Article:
Durham holds public meetings on ShotSpotter technology starting this fall :: WRAL.com

— The Durham Police Department will answer questions from the public about new technology aimed at addressing gun violence in the coming weeks.

In September and October, the City of Durham will hold a series of community meetings so stakeholders can share their thoughts on ShotSpotter’s arrival in Durham, set for November.

ShotSpotter is a technology that uses sensors to detect gunshots, alerting police without the need for 911 calls. Unlike other forms of police surveillance, ShotSpotter uses only audio to detect gunshots.

A public information meeting scheduled for Sept. 12 was canceled. Other meetings will be held over the next month, including at:

  • September 16, 2022, 2:00 p.m.: Mcdougald Terrace Community (location TBD)
  • October 8, 2022, at 9:30 a.m.: Lyon Park Community and Recreation Center, 1309 Halley St.
  • Future dates to be announced.

A one-year pilot program for ShotSpotter is set to launch in November in three square miles of east and southeast Durham, including parts of Bowen Street, North Carolina Highway 55 and North Alston Boulevard. The area for the pilot program was selected based on known shooting incidents between 2019 and 2021.

In a statement, Durham leaders said, “Although it is only 2.7 percent of the city’s land mass, the catchment area had the highest concentration of firearm incidents, including 33.9 percent of all incidents in which a person was shot”.

Earlier this year, Durham released a new map showing where a controversial new police vehicle will be located.

WRAL News has reported extensively on the debate over bringing the program to Durham. Proponents say ShotSpotter will speed up response times to shootings and can help victims get life-saving medical care in time. However, some Durham residents have privacy concerns about the idea of ​​police constantly eavesdropping on their community.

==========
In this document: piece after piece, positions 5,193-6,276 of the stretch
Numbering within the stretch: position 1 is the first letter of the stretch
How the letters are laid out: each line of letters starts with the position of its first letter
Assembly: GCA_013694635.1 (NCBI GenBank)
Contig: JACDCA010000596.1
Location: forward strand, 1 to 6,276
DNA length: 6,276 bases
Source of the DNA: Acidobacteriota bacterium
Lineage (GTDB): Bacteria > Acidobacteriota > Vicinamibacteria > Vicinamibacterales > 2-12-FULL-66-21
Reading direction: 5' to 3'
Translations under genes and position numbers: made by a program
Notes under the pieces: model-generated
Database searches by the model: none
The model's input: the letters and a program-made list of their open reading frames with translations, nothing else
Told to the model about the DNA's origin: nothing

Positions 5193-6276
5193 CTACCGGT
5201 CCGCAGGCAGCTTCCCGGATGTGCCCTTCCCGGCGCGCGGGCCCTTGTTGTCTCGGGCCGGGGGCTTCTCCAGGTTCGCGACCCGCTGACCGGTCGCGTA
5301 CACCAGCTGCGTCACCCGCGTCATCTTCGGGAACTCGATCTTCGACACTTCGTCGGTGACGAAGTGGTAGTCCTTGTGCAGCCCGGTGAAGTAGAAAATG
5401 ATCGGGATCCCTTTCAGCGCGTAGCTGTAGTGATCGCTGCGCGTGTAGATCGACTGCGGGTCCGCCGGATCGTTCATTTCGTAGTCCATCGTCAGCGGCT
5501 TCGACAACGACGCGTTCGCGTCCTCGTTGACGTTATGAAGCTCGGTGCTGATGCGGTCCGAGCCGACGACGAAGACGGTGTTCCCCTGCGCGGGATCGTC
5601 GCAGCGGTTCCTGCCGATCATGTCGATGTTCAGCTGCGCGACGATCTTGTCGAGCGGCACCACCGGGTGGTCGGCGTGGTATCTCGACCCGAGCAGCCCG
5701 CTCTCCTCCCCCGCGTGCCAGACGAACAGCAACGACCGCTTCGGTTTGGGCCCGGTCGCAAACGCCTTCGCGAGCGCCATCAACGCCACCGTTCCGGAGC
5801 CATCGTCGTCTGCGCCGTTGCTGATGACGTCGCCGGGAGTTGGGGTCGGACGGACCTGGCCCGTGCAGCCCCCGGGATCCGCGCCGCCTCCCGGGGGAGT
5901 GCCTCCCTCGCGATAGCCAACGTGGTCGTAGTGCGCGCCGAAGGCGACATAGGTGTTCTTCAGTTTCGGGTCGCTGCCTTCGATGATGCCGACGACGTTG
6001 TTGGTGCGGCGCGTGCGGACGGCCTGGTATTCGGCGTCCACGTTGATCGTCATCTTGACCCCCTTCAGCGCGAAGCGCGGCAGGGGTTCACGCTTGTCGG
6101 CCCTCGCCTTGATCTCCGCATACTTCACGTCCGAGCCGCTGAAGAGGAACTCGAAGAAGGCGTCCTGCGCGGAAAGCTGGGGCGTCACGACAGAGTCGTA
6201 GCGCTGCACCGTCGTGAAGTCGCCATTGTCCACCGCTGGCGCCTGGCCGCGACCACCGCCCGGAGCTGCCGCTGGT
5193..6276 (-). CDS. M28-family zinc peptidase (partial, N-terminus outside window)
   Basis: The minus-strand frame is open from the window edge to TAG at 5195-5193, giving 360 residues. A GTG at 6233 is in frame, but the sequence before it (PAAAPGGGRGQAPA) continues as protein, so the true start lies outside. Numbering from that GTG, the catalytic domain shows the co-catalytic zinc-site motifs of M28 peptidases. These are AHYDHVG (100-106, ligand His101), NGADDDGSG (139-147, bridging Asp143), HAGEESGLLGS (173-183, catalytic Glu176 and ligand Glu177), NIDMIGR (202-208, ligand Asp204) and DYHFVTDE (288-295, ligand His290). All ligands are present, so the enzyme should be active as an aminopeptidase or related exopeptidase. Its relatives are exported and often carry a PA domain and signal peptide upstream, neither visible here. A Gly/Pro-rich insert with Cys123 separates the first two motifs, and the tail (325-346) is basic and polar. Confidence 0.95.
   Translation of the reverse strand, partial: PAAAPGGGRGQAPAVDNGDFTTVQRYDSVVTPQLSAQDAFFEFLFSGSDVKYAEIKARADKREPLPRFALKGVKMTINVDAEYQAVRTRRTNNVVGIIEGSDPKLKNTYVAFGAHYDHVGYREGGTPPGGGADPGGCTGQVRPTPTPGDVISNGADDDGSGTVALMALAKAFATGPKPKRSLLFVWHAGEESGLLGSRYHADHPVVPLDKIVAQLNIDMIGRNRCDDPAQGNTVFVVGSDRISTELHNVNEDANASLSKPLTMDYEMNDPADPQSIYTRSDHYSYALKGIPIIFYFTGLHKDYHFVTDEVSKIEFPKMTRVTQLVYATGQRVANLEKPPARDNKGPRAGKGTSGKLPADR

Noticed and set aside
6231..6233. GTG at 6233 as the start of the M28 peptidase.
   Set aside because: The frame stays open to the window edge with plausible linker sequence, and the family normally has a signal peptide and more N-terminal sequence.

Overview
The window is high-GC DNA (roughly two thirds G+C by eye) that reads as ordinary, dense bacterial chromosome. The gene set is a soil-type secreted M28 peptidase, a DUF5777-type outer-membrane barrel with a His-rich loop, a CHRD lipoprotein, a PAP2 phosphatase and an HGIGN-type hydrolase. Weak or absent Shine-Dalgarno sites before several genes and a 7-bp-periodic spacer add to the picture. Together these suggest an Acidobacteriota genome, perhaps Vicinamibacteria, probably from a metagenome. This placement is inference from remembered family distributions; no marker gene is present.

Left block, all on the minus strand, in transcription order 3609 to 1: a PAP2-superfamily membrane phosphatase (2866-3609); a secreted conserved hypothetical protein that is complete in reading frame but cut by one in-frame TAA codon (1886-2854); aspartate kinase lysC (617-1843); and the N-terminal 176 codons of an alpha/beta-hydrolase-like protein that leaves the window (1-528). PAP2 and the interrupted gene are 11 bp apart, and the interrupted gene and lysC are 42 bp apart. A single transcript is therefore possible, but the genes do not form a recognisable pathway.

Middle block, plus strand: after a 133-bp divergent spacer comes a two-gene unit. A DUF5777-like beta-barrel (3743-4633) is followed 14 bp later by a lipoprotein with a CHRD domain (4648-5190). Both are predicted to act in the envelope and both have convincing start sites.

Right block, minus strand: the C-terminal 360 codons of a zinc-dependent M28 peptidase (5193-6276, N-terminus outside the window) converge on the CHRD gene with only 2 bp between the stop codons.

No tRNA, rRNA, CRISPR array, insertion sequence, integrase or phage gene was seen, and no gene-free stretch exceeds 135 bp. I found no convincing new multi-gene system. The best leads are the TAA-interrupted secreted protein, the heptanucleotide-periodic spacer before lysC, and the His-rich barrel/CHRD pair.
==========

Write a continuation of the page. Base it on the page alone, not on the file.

The City of Durham said an independent audit shows ShotSpotter has an overall accuracy rate of 97%.

“[From 2019 to 2021] for all customers, our audit confirmed that based on customer reports, ShotSpotter correctly detected, classified and reported gunshots with 97.69% accuracy, which is slightly higher than the 2019 and 2020 accuracy rate of 97 .59%,” the audit said.

Durham Residents: It doesn’t stop with ShotSpotter

Durham residents believe the technology can have a net benefit.

“I really think it’s a great thing for the community,” said Picasso Keaton, who runs a family-owned business in an area of ​​Durham called Hayti, south of North Carolina Highway 147. Hayti is a historically black area of ​​Durham that was the victim of racist rezoning laws in the 1960s.

ShotSpotter technology aims to help the city identify and deploy police to an area where gunshots were heard -- even if no 911 call was made.

Keaton believes that ShotSpotter can have a tangible impact on the problem of gun violence in the community.

“I really think it can help, help our community and help us come back together,” he said.

Charlitta Burrus lives on the east side of the technology coverage area.

“There are a lot of shootings in my area,” Burrus said. “I don’t really have a problem with him coming to our area.”

She’s accepting the program, but she doesn’t think addressing gun violence should stop there.

“We need to continue to communicate and work together. 911, the police department, the sheriff’s department. Everyone needs to be informed of exactly what’s going on,” Burrus said.

“If they can put it all over the city, periodically move the ShotSpotter technology from neighborhood to neighborhood and maybe cover all of Durham,” she added, “Because right now, Durham is nowhere exempt from shootings and shootings. firearm.”

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